Archive for February 2008
Thought I would go ahead and post a little about the architecture I have set up for my PBBG engine so far. Basically, the engine is a library that other projects can reference to make building PBBGs a little easier. All of the logic for handling incoming requests and parsing commands is contained within the engine. My PBBG engine is kind of like a MUD driver, it requires a MUDLib to define objects, persist data, etc. Some interfaces are defined within the engine library to make it extensible while it also contains base class implementations of those interfaces to make building on top of working logic possible. When the engine starts up it raises a set of events and when it processes commands it also raises events to allow the implementing application to control loading of commands, determining the server implementation and creating command instances.
Not the best diagram in the world but kind of gives you the idea of how it works. The column down the middle are the interfaces defined by then engine, which also define base classes, except for the CommandManager which is just a static class for processing commands.
In addition to the classes here are the Verb abstract class, the ICommand interface and the Command<Verb> instance for creating commands from Verbs. The CommandManager raises an event when it finds the command text that allows an external library to set the ICommand instance that will execute the current command. When the engine starts up though it raises an event that will allow the implementation library to set all the commands into memory rather than creating a new instance with each command.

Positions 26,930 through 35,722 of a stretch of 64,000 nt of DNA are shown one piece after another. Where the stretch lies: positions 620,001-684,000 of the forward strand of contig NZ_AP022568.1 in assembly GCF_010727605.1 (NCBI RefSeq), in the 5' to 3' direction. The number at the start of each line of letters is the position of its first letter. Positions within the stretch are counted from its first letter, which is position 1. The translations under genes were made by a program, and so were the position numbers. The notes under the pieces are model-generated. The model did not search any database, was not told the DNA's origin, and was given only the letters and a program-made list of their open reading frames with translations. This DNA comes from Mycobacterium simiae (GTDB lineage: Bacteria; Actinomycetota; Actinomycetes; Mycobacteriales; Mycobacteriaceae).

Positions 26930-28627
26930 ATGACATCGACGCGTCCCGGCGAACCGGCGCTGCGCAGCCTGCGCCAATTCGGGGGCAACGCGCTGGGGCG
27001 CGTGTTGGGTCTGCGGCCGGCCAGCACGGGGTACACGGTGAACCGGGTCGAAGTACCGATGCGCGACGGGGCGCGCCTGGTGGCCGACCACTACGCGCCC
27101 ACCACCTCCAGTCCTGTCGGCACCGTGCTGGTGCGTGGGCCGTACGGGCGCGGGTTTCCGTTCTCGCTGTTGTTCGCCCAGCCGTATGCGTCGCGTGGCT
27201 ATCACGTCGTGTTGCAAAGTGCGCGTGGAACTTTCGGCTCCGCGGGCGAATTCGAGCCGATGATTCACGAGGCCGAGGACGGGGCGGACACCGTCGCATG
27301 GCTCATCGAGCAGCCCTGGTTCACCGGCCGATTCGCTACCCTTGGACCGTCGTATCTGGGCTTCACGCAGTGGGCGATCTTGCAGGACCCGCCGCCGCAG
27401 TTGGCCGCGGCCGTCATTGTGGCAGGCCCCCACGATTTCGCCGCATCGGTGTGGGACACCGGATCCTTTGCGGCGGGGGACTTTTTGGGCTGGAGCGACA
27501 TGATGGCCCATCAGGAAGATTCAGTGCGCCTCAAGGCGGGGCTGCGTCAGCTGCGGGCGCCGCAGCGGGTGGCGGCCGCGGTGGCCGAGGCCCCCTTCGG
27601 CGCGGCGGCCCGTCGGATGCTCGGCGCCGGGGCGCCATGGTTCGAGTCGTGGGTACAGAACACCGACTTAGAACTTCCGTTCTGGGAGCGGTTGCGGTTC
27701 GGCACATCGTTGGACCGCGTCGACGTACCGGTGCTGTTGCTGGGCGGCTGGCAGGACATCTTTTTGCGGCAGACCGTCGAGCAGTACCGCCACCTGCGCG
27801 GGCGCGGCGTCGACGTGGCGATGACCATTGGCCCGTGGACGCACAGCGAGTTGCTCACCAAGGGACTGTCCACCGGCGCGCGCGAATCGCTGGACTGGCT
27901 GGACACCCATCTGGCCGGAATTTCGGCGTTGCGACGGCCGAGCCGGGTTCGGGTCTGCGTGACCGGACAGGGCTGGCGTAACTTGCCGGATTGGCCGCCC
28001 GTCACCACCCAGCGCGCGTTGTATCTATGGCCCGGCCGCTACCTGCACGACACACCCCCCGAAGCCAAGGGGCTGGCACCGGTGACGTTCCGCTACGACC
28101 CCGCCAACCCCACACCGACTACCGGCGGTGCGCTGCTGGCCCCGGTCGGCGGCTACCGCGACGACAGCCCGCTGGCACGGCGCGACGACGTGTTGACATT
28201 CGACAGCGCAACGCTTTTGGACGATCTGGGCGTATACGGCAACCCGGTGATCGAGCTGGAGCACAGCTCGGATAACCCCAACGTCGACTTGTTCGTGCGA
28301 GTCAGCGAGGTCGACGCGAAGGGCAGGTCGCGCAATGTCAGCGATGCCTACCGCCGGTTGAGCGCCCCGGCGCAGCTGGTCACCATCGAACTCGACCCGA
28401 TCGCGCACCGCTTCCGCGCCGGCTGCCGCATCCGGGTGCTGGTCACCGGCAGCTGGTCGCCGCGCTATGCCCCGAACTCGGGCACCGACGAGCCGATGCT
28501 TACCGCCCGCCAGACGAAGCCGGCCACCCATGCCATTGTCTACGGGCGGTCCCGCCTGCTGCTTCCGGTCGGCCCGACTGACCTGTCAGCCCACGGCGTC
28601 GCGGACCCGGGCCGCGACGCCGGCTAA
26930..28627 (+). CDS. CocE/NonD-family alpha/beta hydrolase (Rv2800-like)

The IServer interface defines an IConnectionManager property where connections into the server are managed, either socket or http.
On the NET side, which is actually a namespace ".Net"; the "Server" instance actually contains the socket used to listen for incoming connections on a port specified during startup. From there the individual IConnection instances contained in the IConnectionManager instance handle processing the input and formatting it into a command. The IConnection instance contains the connected socket and will send the command to the CommandManager.
Both IConnection instances in both namespaces allow messages to be sent to the client along with custom data such as stats, gold, map data, etc. The difference between the two is that the WEB instance sends all of this back as JSON in the HTTP response and the NET instance sends the messages down the socket as they are added to the IConnection instance and then sends the additional data once the command completes execution.
That is all I have completed at this point on the engine side, it processes commands from the web and the implementation library sitting on top of it handles the commands and persists the data. There is plenty of work on the implementation library side still yet to be completed.